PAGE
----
Baseball: The People’s Game
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When the Cheering Stops: Former Major Leaguers Talk about Their Game and Their Lives
Consider baseball as Janus, the double-visaged god of our beginnings. One face looks beyond our everyday world into the realm of myth. I went to a game at Fenway Park last month, accompanied by a professional sociologist and budding, but unsophisticated, baseball fan. He delighted in observing the few forms of joint action indulged by fans of this most individualistic sport—the wave and the seventh-inning stretch in particular—referring to these displays, in his jargon, as “social organization.” But in the ninth inning, with Carlton Fisk at the plate for the visiting White Sox, another apparent ritual puzzled him greatly. Several dozen fans, dispersed throughout our vicinity, stood up, raised their arms above their heads, and gyrated in an odd little motion. What could this mean? My friend was utterly stumped.
I explained that this behavior fell outside the generalities of rules for human conduct in crowds, and that he would have to learn the specific mythology of baseball. The gyrating fans were enacting a ritual to be sure—by imitating, in the presence of the Hero himself, a cardinal moment of baseball’s legend. In the bottom of the twelfth inning of the sixth game of the 1975 World Series, probably the greatest baseball game ever played, Carlton Fisk, then a catcher for the Red Sox, hit a long ball toward left field in Fenway Park. It seemed to curve foul, but Fisk gyrated his body, put some English on the air space between home plate and the arching ball, and bent its trajectory right into the left field foul pole—thus winning the game as he jigged around the bases. It was past midnight in the little New Hampshire town of Fisk’s birth, but someone ran to the church and set the bells ringing. (I am also assured that the laws of physics preclude Fisk’s action at a distance, but facts cannot be denied.) The fans were simply recreating a treasured moment of legendary official history.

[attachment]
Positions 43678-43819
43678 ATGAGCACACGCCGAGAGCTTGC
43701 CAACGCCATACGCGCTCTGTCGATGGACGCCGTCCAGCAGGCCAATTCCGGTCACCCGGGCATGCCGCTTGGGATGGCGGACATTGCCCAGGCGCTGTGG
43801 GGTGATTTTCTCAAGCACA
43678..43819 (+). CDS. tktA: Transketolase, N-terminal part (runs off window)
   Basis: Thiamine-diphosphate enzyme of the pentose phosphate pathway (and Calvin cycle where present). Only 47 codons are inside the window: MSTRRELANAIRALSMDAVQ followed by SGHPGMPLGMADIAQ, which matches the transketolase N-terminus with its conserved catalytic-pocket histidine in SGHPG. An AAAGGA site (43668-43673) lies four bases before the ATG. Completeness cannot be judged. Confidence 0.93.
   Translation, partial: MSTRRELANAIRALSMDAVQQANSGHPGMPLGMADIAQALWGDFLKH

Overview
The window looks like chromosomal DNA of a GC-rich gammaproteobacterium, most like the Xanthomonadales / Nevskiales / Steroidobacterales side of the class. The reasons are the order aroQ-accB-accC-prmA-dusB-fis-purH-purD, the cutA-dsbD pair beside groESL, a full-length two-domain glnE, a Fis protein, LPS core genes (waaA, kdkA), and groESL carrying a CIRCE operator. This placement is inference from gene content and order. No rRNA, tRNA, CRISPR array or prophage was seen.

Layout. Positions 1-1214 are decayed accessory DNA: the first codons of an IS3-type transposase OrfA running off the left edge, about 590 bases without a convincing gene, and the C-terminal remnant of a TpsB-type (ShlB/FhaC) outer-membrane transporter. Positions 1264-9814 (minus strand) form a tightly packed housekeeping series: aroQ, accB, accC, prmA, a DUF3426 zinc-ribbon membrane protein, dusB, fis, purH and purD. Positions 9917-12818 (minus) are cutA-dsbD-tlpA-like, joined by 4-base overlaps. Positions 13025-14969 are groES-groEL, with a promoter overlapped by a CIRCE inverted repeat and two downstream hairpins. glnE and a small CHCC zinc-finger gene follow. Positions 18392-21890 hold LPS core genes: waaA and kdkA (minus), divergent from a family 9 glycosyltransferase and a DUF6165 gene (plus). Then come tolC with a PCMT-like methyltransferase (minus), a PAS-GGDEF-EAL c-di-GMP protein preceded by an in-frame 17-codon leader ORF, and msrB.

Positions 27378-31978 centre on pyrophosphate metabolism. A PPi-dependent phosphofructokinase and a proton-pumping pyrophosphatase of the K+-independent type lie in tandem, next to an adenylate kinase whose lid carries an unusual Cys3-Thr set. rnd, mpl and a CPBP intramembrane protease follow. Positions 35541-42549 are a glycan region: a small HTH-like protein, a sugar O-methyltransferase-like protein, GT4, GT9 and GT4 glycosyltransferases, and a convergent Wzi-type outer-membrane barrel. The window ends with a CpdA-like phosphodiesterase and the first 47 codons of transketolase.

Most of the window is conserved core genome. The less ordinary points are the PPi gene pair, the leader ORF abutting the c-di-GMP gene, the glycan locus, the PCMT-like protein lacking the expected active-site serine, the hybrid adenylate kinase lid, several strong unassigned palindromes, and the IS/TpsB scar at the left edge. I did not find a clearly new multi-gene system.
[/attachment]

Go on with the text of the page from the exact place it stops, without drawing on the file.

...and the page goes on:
The other face looks back into our quotidian world of ordinary work and play. When I grew up on the streets of New York City in the late Forties and early Fifties, we found a hundred ways to improvise and vary the game of baseball. I particularly enjoyed the two-man versions—rubber balls bounced against stoops (with different rules for each set of steps) or pitched from one sidewalk square across a second and into the batter’s box of a third in line, where the hitter slapped the ball back toward the pitcher (we called it “boxball-baseball”). The canonical playground version for school recesses was punchball—played with fist against that same ubiquitous pink rubber sphere. After school, we grabbed the old map handle and played stickball. (An uncharted variation among neighborhoods and boroughs should be investigated by scholars. The hegemony of Brooklyn has led to a widespread impression that stickball was invariably played in the street, with sewers as arbiters of distance, and that the ball was …
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